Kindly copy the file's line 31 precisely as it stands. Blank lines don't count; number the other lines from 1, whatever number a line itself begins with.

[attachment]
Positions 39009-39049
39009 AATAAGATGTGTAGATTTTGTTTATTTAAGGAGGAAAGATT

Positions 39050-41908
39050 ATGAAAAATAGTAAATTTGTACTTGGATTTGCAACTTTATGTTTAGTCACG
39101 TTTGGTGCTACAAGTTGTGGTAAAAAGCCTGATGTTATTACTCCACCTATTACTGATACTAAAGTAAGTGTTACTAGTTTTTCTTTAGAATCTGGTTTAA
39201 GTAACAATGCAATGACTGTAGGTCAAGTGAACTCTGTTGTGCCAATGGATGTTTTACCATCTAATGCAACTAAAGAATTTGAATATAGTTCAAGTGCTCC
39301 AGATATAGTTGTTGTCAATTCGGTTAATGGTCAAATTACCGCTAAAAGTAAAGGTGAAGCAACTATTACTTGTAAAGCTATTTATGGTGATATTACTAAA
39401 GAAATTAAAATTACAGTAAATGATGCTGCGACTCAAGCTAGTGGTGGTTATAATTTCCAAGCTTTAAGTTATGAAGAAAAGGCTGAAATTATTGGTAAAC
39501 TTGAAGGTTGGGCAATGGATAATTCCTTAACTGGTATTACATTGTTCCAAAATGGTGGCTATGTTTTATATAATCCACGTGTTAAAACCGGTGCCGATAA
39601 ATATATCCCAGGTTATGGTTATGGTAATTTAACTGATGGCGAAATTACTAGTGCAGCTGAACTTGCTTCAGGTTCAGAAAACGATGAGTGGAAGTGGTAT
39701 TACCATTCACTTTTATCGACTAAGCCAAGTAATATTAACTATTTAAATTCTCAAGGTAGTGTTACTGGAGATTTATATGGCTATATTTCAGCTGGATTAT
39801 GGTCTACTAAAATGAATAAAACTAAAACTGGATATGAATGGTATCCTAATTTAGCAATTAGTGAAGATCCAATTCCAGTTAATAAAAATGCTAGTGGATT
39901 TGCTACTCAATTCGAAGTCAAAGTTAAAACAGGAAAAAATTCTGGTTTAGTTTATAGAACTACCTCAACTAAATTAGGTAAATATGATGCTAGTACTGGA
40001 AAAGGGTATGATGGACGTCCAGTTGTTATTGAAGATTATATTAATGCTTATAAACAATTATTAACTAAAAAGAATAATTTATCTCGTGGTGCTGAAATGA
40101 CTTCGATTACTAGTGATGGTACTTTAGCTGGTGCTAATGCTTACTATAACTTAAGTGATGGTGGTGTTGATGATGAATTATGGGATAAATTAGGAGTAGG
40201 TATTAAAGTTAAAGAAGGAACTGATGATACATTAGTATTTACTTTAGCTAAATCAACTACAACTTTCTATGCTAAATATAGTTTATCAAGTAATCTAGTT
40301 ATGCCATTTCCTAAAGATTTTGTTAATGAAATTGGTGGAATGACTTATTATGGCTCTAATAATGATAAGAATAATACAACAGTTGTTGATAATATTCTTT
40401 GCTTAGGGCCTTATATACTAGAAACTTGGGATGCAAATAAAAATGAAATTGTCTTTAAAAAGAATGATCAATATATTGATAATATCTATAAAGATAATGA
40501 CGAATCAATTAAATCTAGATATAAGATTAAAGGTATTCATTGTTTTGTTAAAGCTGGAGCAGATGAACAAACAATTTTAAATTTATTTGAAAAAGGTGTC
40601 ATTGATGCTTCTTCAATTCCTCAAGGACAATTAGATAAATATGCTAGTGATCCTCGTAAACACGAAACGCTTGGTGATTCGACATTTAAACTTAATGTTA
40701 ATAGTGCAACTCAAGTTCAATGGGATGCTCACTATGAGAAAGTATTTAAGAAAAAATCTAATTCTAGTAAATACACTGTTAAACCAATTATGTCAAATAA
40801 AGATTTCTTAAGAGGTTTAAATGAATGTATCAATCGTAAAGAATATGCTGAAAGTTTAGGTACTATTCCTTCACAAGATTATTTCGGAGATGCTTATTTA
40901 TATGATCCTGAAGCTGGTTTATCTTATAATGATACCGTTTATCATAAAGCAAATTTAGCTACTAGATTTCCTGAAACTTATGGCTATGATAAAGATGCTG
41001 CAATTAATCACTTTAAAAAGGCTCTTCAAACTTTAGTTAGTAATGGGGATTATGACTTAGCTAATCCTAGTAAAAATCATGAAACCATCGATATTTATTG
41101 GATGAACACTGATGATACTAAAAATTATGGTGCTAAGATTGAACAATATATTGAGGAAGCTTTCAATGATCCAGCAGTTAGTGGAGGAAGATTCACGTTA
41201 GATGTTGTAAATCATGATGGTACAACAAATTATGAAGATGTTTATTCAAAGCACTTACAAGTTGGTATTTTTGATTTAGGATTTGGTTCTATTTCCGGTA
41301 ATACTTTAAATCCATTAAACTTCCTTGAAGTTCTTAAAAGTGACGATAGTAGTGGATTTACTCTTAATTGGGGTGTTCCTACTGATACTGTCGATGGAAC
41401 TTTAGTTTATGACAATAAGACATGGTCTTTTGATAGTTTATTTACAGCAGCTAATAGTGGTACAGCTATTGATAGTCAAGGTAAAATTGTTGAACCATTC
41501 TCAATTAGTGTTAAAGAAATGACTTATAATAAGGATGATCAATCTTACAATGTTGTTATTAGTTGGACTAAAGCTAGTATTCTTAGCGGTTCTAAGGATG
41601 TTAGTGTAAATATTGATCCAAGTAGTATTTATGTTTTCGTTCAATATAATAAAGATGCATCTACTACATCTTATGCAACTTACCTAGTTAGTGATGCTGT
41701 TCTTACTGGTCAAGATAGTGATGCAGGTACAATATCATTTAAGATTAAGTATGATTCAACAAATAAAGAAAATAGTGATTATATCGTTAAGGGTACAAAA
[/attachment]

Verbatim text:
41701 TCTTACTGGTCAAGATAGTGATGCAGGTACAATATCATTTAAGATTAAGTATGATTCAACAAATAAAGAAAATAGTGATTATATCGTTAAGGGTACAAAA